By Sarina Sharp, Daily Dairy Report
Milk & Dairy Markets
The dairy markets seem a bit befuddled. They moved this way and that without much conviction this week. Prices are historically lofty, but not high enough to bring on a lot of new milk in a world of $8 corn and $2,000 springers. Milk production continues to shrink overseas. With supplies in check, the trade is wrestling with the other side of the equation: At what point do high prices hinder demand? Some international buyers do seem to be backing away from the market and hoping for lower prices. However, there are no obvious, affordable substitutes. Dairy merchants believe that buyers will be back eventually.
This week Class III and Class IV futures moved mostly lower, although a couple months finished in the green. April through December Class III contracts averaged $23.86 per cwt. Class IV averaged $24.12.
After setting new 2022 highs earlier this month, the cheese markets retreated. CME spot Cheddar blocks closed at $2.37 per pound, down 2.25ȼ. Barrels closed at $2.34, down 3ȼ since last Friday. Cheesemakers continue to complain that staffing issues are forcing some plants to run below capacity. Nonetheless, production is strong. Fortunately, so is demand. Cheese is moving at a healthy clip through both retail and foodservice outlets. Export sales remain robust. Although U.S. cheesemakers are frustrated by the headaches required to get product moving through U.S. ports, issues in Europe are reportedly worse. International buyers have taken notice, and the U.S. dairy industry is winning some customers due to its more reliable delivery pace.
Whey prices dropped hard on Tuesday, but they staged a big comeback today. It wasn’t enough. CME spot whey closed 3ȼ lower than last Friday at 60.5ȼ. Dry whey output has ticked up a little, thanks to higher cheese production. Domestic demand for whey is steady, and international demand is reportedly improving. However, Chinese whey demand is likely to remain soft. China’s agricultural ministry estimates that the nation’s pig herd shrunk 5.9% from February to March. Months of red ink have pushed Chinese hog growers to size down their herds. As they seek to cut costs, Chinese hog producers are likely to purchase less whey for piglet rations, shrinking global demand for whey for animal feed.
The butter market shrugged off last week’s somewhat bearish Cold Storage report and inched upward. CME spot butter closed at $2.675 today, up 0.75ȼ for the week. Domestic butter demand is steady. USDA’s Dairy Market News reports that “higher prices for butter may have caused some retail customers to start utilizing some alternatives to butter.” Individual grocery shoppers may indeed be checking prices and putting a little less butter in their shopping baskets. However, a wholesale shift to other cooking fats is unlikely, as vegetable oil prices have soared to all-time highs. Ukrainian sunflower oil exports are obviously in jeopardy, and this week Indonesia announced a ban on palm oil exports in order to rein in domestic food costs. Indonesian palm oil accounts for over 35% of global vegetable oil exports.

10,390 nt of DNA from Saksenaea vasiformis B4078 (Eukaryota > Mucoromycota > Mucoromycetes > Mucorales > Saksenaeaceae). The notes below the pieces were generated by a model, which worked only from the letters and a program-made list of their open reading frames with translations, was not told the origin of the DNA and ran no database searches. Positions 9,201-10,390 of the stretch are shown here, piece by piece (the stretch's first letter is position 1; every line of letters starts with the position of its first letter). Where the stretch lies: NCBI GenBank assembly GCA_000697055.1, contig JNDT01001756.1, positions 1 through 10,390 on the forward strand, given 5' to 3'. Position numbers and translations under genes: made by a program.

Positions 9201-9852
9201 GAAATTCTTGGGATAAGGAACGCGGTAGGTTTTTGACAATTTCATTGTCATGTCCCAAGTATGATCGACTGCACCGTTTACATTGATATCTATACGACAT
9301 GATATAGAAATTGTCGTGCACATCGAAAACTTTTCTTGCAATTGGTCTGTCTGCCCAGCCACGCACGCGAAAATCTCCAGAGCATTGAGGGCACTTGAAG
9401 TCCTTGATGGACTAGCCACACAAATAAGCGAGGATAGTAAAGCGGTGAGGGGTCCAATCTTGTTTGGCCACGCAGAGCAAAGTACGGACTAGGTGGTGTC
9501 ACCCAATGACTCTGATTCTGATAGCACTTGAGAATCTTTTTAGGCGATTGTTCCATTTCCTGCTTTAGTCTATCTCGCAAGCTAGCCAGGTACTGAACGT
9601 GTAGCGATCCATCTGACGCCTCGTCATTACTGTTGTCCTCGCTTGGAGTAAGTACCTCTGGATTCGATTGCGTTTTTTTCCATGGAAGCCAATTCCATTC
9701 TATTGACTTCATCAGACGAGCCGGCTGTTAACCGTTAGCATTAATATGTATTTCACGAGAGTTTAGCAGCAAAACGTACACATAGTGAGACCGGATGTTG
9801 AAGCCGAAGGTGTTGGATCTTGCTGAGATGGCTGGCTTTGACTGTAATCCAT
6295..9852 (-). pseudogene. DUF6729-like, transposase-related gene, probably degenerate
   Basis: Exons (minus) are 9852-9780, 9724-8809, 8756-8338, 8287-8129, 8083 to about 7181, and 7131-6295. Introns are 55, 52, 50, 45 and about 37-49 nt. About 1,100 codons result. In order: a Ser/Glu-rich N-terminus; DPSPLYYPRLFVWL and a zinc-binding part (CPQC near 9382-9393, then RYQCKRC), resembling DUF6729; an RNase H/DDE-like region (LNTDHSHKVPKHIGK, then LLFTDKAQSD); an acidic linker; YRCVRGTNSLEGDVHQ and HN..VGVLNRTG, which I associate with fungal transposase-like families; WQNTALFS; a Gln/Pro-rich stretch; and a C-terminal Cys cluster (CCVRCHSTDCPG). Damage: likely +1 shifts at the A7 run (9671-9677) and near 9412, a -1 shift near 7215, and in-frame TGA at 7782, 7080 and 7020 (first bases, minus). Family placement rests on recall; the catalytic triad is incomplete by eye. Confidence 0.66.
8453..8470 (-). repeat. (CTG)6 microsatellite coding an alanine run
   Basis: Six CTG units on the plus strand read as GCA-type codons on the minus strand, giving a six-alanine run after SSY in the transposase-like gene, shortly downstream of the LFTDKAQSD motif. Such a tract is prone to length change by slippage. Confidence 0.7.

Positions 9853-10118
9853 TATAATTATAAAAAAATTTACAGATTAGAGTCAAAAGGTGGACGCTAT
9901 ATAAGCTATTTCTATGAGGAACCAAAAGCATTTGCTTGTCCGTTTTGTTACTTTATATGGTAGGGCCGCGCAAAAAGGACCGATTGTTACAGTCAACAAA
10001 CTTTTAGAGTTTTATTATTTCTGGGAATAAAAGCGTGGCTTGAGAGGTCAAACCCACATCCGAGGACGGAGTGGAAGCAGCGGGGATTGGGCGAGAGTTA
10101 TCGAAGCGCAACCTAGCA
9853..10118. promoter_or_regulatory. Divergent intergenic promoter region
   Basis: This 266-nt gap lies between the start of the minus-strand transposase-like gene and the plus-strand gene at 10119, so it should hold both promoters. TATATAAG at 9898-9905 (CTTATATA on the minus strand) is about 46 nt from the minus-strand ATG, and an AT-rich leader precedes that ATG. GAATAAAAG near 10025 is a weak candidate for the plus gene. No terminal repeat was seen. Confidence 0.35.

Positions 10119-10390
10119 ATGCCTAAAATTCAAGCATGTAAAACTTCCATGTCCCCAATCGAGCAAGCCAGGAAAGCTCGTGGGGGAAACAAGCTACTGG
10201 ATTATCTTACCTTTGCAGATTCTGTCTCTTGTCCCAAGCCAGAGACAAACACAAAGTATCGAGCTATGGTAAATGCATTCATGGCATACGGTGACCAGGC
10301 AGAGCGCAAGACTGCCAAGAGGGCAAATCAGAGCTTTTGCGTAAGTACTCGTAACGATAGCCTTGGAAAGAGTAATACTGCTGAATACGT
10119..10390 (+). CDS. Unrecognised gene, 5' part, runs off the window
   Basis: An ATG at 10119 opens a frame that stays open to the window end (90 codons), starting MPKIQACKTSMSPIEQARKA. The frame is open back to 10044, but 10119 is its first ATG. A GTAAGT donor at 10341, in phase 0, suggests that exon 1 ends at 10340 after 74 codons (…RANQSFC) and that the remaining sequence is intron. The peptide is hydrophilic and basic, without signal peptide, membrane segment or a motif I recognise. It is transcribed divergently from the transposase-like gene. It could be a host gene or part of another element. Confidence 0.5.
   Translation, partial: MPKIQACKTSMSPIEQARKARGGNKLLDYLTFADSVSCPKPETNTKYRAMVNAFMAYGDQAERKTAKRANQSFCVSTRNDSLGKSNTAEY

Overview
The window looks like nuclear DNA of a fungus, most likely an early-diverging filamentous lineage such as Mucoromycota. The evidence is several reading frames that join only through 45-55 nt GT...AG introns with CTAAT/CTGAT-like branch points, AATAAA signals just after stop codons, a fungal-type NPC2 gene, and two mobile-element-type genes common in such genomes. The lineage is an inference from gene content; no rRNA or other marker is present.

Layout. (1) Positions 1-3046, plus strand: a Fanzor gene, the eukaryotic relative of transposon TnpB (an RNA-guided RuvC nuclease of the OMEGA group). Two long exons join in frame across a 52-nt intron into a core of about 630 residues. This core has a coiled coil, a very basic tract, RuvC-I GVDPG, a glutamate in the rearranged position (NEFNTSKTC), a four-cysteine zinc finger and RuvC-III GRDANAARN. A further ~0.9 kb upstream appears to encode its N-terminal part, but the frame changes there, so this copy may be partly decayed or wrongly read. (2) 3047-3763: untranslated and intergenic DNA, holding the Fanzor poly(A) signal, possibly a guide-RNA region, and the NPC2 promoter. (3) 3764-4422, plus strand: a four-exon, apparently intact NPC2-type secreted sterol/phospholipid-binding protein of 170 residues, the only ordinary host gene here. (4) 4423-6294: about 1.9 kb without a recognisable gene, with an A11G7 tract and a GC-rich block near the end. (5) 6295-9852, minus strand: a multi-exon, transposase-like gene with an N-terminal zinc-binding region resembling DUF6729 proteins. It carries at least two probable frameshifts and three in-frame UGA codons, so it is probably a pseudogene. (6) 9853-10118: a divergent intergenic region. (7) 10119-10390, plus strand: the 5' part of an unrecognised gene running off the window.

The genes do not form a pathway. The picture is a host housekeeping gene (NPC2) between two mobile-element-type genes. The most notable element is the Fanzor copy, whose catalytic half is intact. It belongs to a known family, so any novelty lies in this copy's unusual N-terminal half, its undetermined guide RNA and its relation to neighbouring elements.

The milk powder market meandered back and forth this week. After venturing lower on Tuesday, CME spot nonfat dry milk (NDM) reversed course and followed the same route back uphill. It closed today at $1.755, exactly where it began the week. Benchmark German skim milk powder (SMP) prices held steady as well, at all-time highs.
Tighter U.S. monetary policy and geopolitical and economic troubles in Europe pushed the euro to a five-year low against the dollar. The currency impact might normally shift SMP buyers toward Europe. However, even after adjusting to dollars, U.S. milk powder is still the most affordable in the world. Furthermore, Europe has very little SMP to spare. USDA’s Dairy Market News notes that, after years of waning output, “SMP inventories are generally tight.” They may get tighter still in the months to come. Natural gas prices in Europe are prohibitively high, and this week Russia cut off deliveries to Poland and Bulgaria. Poland has diversified its energy sources and built up a sizeable natural gas inventory, so Polish businesses, including milk processors, will likely be able to access the gas that they need. However, they will surely assess their more energy-intensive activities to determine whether they are worth the cost. And driers use a lot of natural gas.
On this side of the Atlantic, driers should be running hard as the spring flush builds. In some regions, they are. In the Southwest, the flush has collided with labor and processing issues, forcing manufacturers to dump milk whenever plants cannot run at capacity. But in the Mideast, NDM/SMP production is notably lower than seasonal norms. That’s partially because cheese processors can take on more milk than they did in the past. But it also suggests that regional milk output isn’t growing much, if at all, compared to last year. The Mideast is home to some of the least expensive feed in the nation. If $24 milk can’t entice expansion there, it’s unlikely to elicit a lot of new milk in places where feed costs significantly more.
The forecast calls for heavy rains in the Plains and Western Corn Belt this weekend. That’s great news for parched soils in the region, but it also means the planters will likely have to head back to the shed for a few days. Although there is a lot of time left to get seed in the ground, concerns about the planting pace lifted the corn market significantly higher this week. July corn closed today at $8.135 per bushel, up nearly 25ȼ this week. December corn climbed to $7.5125, up by a similar margin. July soybeans closed at $16.8475, down 3.25ȼ for the week. July soybean meal plummeted $20 to $432.30 per ton.